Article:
TORONTO (Reuters) - AbitibiBowater Inc has reached a tentative labor deal affecting about 4,000 workers, bringing the newsprint maker closer to emerging from bankruptcy protection, the company and union said on Sunday.
“We’re very pleased to confirm that we’ve reached an agreement in principle,” company spokesman Jean-Philippe Cote said.
“We cannot comment on the content of this agreement, but we will definitely build on this notable achievement and pursue our negotiations with the remaining unions.”
Cote said the agreement covers about 4,000 workers and still needs to be ratified, but that agreements with its unions are an important component of its restructuring process.
AbitibiBowater, headquartered in Montreal but incorporated in the United States, filed for bankruptcy protection in April 2009 after crumpling under a heavy debt load.
The Communications, Energy and Paperworkers Union of Canada (CEP) said on Sunday that the deal was reached after the company withdrew a proposal to terminate pension plans, which would have reduced pension benefits an average of 25 percent.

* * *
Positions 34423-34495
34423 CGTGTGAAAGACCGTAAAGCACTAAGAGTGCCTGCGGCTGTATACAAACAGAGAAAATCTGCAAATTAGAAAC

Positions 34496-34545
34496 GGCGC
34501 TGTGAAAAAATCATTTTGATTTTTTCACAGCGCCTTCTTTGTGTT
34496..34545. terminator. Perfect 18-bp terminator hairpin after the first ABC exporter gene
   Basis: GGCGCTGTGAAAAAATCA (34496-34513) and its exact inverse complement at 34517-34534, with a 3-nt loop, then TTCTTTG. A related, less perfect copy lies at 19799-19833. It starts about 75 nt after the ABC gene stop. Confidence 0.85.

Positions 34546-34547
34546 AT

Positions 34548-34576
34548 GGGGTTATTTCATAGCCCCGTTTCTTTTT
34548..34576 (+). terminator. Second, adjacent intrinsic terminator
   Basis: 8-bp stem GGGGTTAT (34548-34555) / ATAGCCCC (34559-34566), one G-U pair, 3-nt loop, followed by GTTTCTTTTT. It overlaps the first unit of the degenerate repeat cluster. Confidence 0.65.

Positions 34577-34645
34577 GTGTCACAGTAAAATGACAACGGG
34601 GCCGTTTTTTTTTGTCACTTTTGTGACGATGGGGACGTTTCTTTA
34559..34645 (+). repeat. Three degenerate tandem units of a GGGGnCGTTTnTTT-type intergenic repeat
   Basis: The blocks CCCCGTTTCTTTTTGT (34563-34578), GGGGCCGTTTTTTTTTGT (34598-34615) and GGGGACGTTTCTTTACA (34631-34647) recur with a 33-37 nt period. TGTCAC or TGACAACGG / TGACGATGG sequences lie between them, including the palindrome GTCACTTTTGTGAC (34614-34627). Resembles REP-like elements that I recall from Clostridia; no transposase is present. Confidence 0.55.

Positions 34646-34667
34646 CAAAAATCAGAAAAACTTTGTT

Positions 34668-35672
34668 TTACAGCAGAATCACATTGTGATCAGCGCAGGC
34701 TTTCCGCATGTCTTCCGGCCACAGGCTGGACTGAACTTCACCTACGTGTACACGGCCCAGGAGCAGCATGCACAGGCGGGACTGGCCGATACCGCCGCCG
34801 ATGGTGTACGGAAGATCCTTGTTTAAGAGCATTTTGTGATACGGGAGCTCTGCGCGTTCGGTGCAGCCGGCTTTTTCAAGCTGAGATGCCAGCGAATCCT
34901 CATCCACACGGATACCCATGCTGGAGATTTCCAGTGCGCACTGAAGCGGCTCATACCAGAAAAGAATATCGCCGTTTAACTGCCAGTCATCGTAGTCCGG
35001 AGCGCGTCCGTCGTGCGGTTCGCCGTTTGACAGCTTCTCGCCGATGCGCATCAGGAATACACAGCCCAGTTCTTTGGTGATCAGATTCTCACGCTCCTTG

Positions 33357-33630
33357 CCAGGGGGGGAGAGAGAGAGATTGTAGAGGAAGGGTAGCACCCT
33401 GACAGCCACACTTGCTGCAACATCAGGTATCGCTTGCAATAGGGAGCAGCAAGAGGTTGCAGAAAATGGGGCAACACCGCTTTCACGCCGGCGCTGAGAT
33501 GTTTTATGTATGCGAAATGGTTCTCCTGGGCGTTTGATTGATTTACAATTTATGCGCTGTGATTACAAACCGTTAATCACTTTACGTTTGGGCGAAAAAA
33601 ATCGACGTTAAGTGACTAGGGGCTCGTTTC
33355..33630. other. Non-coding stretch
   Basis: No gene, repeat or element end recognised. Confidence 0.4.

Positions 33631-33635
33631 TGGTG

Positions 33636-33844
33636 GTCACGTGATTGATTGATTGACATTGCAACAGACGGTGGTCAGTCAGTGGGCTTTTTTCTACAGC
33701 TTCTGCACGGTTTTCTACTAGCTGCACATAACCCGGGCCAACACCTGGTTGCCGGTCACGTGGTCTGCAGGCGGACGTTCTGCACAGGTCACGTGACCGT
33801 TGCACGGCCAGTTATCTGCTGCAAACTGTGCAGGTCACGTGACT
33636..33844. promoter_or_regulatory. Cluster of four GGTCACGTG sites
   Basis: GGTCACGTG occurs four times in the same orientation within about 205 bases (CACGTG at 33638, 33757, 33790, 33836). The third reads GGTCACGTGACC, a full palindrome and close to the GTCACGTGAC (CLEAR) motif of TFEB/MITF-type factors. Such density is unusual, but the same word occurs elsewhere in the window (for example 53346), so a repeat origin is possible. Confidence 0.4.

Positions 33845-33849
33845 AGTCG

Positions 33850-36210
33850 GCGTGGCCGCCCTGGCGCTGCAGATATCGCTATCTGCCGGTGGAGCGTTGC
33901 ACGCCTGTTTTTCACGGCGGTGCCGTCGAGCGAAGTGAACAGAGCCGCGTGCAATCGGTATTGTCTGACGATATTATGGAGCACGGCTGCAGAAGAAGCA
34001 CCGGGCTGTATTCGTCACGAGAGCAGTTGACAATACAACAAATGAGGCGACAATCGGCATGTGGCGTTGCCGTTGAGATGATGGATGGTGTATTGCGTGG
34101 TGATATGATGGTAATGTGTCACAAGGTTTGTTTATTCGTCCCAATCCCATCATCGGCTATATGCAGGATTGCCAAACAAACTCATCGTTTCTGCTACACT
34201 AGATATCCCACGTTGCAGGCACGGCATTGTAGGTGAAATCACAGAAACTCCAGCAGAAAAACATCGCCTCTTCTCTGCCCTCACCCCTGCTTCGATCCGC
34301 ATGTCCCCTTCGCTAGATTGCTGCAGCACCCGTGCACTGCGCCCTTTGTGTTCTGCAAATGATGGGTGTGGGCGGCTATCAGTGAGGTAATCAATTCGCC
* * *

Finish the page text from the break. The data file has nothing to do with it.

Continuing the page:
“We are proud to have been able to protect retirees and to have created a new stable pension plan for the active workers. Our members will no longer have to fear the shadow of an insolvency of their plan,” CEP President Dave Coles said in the statement.
The union said the agreement covers about 4,500 workers and 8,000 retirees at 12 pulp and paper mills in eastern Canada.
Reporting by Jeffrey Hodgson, editing by Maureen Bavdek